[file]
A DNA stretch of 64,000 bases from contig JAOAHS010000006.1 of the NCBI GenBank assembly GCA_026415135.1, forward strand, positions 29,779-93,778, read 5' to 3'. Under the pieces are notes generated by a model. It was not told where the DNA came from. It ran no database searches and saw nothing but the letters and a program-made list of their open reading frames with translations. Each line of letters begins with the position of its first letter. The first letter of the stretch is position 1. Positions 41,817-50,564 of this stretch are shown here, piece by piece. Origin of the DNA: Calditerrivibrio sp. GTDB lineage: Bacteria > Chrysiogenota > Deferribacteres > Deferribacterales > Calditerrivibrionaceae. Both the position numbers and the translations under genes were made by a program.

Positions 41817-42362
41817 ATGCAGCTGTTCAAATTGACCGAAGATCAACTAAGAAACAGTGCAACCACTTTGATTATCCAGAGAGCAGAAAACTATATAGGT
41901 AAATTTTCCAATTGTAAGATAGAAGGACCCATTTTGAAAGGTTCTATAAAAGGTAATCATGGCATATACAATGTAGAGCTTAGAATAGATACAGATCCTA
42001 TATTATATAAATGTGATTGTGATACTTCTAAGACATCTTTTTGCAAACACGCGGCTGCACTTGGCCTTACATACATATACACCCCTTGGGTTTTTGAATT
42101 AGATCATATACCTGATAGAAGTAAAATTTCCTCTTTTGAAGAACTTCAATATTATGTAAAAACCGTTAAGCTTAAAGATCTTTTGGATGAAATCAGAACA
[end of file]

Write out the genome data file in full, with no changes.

A DNA stretch of 64,000 bases from contig JAOAHS010000006.1 of the NCBI GenBank assembly GCA_026415135.1, forward strand, positions 29,779-93,778, read 5' to 3'. Under the pieces are notes generated by a model. It was not told where the DNA came from. It ran no database searches and saw nothing but the letters and a program-made list of their open reading frames with translations. Each line of letters begins with the position of its first letter. The first letter of the stretch is position 1. Positions 41,817-50,564 of this stretch are shown here, piece by piece. Origin of the DNA: Calditerrivibrio sp. GTDB lineage: Bacteria > Chrysiogenota > Deferribacteres > Deferribacterales > Calditerrivibrionaceae. Both the position numbers and the translations under genes were made by a program.

Positions 41817-42362
41817 ATGCAGCTGTTCAAATTGACCGAAGATCAACTAAGAAACAGTGCAACCACTTTGATTATCCAGAGAGCAGAAAACTATATAGGT
41901 AAATTTTCCAATTGTAAGATAGAAGGACCCATTTTGAAAGGTTCTATAAAAGGTAATCATGGCATATACAATGTAGAGCTTAGAATAGATACAGATCCTA
42001 TATTATATAAATGTGATTGTGATACTTCTAAGACATCTTTTTGCAAACACGCGGCTGCACTTGGCCTTACATACATATACACCCCTTGGGTTTTTGAATT
42101 AGATCATATACCTGATAGAAGTAAAATTTCCTCTTTTGAAGAACTTCAATATTATGTAAAAACCGTTAAGCTTAAAGATCTTTTGGATGAAATCAGAACA